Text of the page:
Bundt cake can be any flavor you like; the name is about the pan

October 28, 2020

Since tomorrow is Halloween, I thought it would be fun to share a holiday-themed dessert. I was inspired by a photo online showing two miniature Bundt cakes, stacked so that their ridges aligned to resemble the outside of a pumpkin. They were topped with orange icing that looked suspiciously photoshopped and an inverted ice cream cone (colored green) inserted in the center for a stem.

I liked the miniature idea, slightly larger than a cupcake, but not as large as a full-sized cake. I also agreed with chocolate as the right flavor for the cake, so I was ready to start. One obstacle, however – no miniature Bundt pans in the cupboard. After a mad dash to the outlets, I returned with a cute set of four white porcelain pans.

For those of you unfamiliar with Bundt pans, they are round, with decorative designs on the sides and bottom (which becomes the top of the cake when it’s unmolded). There’s a raised cylinder in the center of the pan, which creates a depression in the top of the cake once it’s baked. The designs can range from simple lines to fruit motifs to still-life scenes.

The origins of the cake can be traced to northern Germany and the “bundkuchen” as well as the Eastern European “gugelhupf.” Food historians debate the source of the name “bund.” Some suggest it refers to the way the dough is bunched or bundled around the tube in the center, while others connect it to the cake’s appearance as a bundle or sheaf of wheat.

A transition from “bund” to “bundt” can be traced to the Nordic Ware cookware company in Minnesota. The owners were asked to create a modern version of the cast-iron gugelhupf baking dish. The result was a heavy cast-aluminum pan, initially manufactured in 1950 and named “Bundt” to trademark the design. Within 15 years, the pan developed wide popularity.

The first wave of interest in the pan occurred when the New Good Housekeeping Cookbook was published in1963, followed a few years later by the winning recipe for a Tunnel of Fudge cake at the annual Pillsbury Bake-Off contest. According to the Nordic Ware company, it has sold more than 60 million Bundt pans and the trademark is so strong, anything similar is simply called a fluted tube pan.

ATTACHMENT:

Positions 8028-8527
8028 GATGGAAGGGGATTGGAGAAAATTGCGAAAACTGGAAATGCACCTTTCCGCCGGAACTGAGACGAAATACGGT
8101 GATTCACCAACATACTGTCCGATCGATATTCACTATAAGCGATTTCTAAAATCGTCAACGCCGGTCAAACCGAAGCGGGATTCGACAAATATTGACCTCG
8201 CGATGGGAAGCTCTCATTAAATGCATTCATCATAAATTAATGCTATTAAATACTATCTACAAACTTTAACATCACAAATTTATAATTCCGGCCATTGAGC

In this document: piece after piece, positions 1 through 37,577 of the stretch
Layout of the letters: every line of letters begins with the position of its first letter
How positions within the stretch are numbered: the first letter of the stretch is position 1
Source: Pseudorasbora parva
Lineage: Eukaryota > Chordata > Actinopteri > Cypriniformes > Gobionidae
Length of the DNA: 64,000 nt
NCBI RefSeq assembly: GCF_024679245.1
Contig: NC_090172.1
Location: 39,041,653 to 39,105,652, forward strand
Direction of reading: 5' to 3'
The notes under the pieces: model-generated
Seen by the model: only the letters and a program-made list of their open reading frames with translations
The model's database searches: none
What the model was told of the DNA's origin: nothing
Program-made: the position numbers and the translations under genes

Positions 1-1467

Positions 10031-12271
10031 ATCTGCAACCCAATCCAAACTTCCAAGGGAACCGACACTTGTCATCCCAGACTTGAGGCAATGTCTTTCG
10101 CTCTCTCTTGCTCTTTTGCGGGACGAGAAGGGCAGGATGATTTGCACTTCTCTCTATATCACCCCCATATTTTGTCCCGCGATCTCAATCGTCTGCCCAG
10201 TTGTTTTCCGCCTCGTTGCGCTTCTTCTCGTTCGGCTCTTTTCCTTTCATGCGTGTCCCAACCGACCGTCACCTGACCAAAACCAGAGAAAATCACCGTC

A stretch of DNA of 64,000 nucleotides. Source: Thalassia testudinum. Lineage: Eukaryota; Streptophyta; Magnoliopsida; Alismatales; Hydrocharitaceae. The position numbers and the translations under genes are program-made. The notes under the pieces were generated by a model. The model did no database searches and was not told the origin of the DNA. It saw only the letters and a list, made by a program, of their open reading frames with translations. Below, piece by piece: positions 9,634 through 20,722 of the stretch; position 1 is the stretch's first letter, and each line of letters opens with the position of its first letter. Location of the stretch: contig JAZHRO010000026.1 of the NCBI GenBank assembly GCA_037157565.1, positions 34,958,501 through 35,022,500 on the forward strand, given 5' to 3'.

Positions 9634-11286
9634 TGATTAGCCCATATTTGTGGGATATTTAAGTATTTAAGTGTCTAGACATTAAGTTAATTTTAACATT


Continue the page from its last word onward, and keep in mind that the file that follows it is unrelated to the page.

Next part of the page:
Although it has a name, there is no specific recipe associated with the Bundt cake pan. Because of the design, more of the batter directly touches the sides of the pan, allowing rich, dense cakes to cook evenly and completely without burning the edges or leaving the center uncooked. One common example is a pound cake, which is usually moister and denser baked in a Bundt pan than in a loaf pan.

The very features of the Bundt pan that make the cakes so lovely in design also make it imperative to completely and generously coat the inside before pouring in the batter. Either melted butter, hard shortening or non-stick cooking spray should be applied to coat every nook and cranny.

Another key is to allow the cake to cool slightly and begin to shrink away from the sides of the pan before attempting to unmold it. Finally, the toppings for a Bundt cake tend to be very delicate, so as not to overpower the rich flavor and texture. I’ve included recipes for the miniatures in the photo and another for the traditional version of pound cake, baked in a large Bundt pan.

Mini-Bundt Cakes

1 C flour
3/4 C brown sugar
1/2 C unsweetened cocoa powder
1/2 t baking powder
1/2 t baking soda
1/2 t salt (optional)
1/2 t cinnamon
1/2 C melted butter
1 t vanilla
1 egg, beaten slightly
1/2 C sour cream
1/2 C brewed coffee (cooled)

Preheat oven to 350 F. Completely coat the inside of 4 miniature Bundt pans with nonstick cooking spray; set aside. Stir together the dry ingredients in a large mixing bowl; set aside. In a small bowl, whisk together butter, vanilla, egg and sour cream. Add the liquid mixture and the coffee to the dry ingredients, and stir to combine thoroughly. Divide the batter evenly among the prepared pans. Bake until a cake tester comes out clean, about 25 minutes. Allow to cool for about 10 minutes, then invert pans to release cakes onto a cooling rack. Cool completely before frosting or dusting with confectioners sugar.

Traditional Pound Cake*

2 C butter, room temperature
2 C sugar
9 large eggs, room temperature
3 1/4 C flour

Preheat oven to 325 F. Coat the inside of a 10-cup Bundt pan with nonstick cooking spray; set aside. In the bowl of a stand mixer fitted with the paddle attachment, combine the butter and sugar, beating until light and fluffy. Add the eggs, one at a time, beating to incorporate before adding the next one. With the mixer on low, slowly add the flour, making sure the batter is completely smooth. Pour the batter into the prepared pan and bake until a tester comes out clean, approximately 90 to 95 minutes. If top begins to brown too quickly, tent with a piece of aluminum foil to prevent burning. Allow the cake to cool for at least 10 minutes before releasing onto a rack to cool. Serve topped with fresh berries or whipped cream. *Note: if weighed, each of the ingredients should approximate one pound; the eggs serve as the leavening agent in this recipe, which is why there is no baking powder or baking soda.

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